## Summary

To mark the first duplicate in a list, you can use a formula based on the COUNTIF function. Optionally, you can flag subsequent duplicates with a different marker. In the example shown the formula in cell C4 is:

``````=IF(COUNTIF(\$B\$4:\$B\$11,B4)>1,IF(COUNTIF(\$B\$4:B4,B4)=1,"x","xx"),"")
``````

This formula has been copied down the column, from C4 to C11.

## Generic formula

``=IF(COUNTIF(A:A,A1)>1,IF(COUNTIF(A\$1:A1,A1)=1,"x","xx"),"")``

## Explanation

At the core, this formula is composed of two sets of the COUNTIF function wrapped in the IF function. The outer IF + COUNTIF first checks to see if the value in question (B4) appears more than once in the list:

``````=IF(COUNTIF(\$B\$4:\$B\$11,B4)>1
``````

If not, the outer IF function returns an empty string ("") as a final result. If the value does appear more than once, we run another IF + COUNTIF combo. This one does the work of flagging duplicates:

``````IF(COUNTIF(\$B\$4:B4,B4)=1,"x","xx")
``````

This part of the formula uses an expanding reference (\$B\$4:B4) that expands as the formula is copied down the column. The first B4 in the range is absolute (locked), and the second is relative, so it changes as the formula is copied down the list.

Remember that this part of the formula is only executed if the first COUNTIF returns a number greater than 1. So, at each row, the formula checks the count inside the range up to the current row. If the count is 1, we mark the duplicate with "x", since it's the first one we've seen. If it's not 1, we know it must be a subsequent duplicate, and we mark it with "xx"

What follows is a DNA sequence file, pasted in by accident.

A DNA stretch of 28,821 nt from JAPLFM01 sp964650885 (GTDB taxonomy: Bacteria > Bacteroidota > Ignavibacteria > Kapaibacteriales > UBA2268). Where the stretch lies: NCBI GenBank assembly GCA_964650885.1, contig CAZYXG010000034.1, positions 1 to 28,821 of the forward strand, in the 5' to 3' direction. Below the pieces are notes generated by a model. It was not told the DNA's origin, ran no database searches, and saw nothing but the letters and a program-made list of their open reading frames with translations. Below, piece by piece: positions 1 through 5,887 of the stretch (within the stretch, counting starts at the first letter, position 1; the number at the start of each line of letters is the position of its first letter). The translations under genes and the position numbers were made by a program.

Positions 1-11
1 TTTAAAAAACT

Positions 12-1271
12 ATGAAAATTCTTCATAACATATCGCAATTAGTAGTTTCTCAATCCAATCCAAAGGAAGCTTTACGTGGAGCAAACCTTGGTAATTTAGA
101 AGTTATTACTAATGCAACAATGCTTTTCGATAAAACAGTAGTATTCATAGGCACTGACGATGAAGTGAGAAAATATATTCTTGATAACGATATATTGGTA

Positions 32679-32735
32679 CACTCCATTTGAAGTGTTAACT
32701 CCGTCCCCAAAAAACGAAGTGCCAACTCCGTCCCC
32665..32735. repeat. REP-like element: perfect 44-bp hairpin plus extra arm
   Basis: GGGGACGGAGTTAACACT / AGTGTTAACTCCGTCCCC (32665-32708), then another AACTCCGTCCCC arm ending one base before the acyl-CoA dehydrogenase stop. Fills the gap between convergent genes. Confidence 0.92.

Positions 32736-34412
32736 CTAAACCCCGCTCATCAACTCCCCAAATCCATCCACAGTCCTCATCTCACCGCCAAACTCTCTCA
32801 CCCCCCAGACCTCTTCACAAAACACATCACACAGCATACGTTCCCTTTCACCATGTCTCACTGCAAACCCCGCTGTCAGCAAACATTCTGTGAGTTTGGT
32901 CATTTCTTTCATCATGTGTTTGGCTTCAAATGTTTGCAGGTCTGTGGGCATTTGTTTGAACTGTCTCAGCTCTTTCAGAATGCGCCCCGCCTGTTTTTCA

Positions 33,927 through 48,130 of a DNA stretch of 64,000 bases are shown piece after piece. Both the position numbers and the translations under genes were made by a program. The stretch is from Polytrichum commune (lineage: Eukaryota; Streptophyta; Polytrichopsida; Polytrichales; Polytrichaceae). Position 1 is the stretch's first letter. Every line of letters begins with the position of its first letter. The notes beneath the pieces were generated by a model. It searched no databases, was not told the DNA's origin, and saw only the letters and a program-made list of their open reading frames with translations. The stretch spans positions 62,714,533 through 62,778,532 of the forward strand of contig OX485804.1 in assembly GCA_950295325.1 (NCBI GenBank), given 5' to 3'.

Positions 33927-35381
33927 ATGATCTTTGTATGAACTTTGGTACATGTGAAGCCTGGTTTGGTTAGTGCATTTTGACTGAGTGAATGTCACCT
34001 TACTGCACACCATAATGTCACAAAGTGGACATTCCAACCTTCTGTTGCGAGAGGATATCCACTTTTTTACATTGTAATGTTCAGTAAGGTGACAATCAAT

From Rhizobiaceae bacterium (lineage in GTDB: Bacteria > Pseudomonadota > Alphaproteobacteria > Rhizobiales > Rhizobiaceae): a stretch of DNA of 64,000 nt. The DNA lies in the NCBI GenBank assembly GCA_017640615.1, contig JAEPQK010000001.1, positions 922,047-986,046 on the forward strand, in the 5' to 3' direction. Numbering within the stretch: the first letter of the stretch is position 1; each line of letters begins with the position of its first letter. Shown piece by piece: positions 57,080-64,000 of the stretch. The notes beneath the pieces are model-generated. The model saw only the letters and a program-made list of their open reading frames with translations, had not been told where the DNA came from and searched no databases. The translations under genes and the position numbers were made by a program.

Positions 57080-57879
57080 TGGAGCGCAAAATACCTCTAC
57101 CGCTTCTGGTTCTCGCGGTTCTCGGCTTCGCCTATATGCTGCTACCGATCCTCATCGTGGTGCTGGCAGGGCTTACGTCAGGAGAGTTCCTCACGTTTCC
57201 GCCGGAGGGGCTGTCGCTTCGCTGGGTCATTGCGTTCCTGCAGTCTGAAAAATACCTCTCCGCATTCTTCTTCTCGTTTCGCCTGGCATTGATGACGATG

### Basic formula

To flag the first duplicate in a list only with a 0 or 1, you can use this stripped-down formula, which uses an expanding range and the COUNTIFS function.

``````=(COUNTIFS(\$B\$5:B5,B5)=2)+0
``````

This formula will return 1 only when a value has been encountered twice – the first occurrence will return zero:

To flag the second and all subsequent occurrences, the formula in F5 above is:

``````=(COUNTIFS(\$E\$5:E5,E5)>=2)+0
``````

Note: In both examples, adding zero is just a simple way to coerce TRUE and FALSE values to 1 and 0.

Also, using COUNTIFS instead of COUNTIF makes it possible to evaluate values in other columns as part of the test for duplicates. Each additional column also needs to be entered as an expanding range.

Author

### Dave Bruns

Hi - I'm Dave Bruns, and I run Exceljet with my wife, Lisa. Our goal is to help you work faster in Excel. We create short videos, and clear examples of formulas, functions, pivot tables, conditional formatting, and charts.